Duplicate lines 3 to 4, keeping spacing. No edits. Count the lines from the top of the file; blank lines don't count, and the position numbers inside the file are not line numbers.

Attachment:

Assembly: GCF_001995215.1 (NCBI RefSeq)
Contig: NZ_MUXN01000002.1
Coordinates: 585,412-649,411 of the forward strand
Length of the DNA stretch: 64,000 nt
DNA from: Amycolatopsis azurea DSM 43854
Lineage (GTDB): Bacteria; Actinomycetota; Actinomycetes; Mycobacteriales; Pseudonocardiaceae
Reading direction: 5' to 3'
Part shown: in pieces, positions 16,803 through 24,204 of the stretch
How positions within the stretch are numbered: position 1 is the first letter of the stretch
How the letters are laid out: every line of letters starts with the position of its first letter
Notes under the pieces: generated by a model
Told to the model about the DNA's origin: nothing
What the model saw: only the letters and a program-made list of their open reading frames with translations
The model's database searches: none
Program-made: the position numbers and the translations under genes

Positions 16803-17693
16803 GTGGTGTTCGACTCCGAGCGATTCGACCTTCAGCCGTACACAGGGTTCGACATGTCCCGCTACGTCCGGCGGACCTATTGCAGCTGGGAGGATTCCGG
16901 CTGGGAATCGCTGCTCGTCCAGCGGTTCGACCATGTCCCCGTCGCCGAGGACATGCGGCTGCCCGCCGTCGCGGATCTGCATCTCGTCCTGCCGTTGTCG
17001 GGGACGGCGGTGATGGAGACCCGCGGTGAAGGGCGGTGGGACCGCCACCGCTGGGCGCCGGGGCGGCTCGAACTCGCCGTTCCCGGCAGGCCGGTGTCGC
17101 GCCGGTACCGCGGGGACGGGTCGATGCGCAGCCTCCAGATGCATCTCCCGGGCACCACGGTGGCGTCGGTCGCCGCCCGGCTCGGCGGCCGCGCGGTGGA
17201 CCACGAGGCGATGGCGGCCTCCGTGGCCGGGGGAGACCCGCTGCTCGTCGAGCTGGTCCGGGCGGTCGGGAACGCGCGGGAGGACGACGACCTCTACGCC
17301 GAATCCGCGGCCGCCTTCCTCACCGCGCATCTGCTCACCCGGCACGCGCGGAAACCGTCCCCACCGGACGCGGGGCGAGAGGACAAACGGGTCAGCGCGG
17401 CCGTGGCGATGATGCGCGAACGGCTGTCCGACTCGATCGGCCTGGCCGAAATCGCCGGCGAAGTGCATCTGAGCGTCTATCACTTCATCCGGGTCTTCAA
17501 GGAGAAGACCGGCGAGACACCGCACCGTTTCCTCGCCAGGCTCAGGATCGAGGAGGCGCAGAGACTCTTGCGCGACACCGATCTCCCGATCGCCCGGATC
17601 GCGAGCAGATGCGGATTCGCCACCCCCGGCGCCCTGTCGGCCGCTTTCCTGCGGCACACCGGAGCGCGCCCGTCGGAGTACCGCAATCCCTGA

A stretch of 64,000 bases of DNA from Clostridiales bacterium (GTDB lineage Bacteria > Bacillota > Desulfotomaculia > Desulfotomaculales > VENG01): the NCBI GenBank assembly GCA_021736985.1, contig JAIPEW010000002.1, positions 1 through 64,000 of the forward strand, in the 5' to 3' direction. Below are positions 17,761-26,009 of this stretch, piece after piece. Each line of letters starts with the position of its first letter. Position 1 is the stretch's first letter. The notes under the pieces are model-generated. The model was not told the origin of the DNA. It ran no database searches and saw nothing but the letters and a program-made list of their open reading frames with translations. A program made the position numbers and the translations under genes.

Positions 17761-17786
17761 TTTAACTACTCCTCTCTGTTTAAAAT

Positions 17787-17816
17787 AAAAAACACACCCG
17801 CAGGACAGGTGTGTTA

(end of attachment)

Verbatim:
Coordinates: 585,412-649,411 of the forward strand
Length of the DNA stretch: 64,000 nt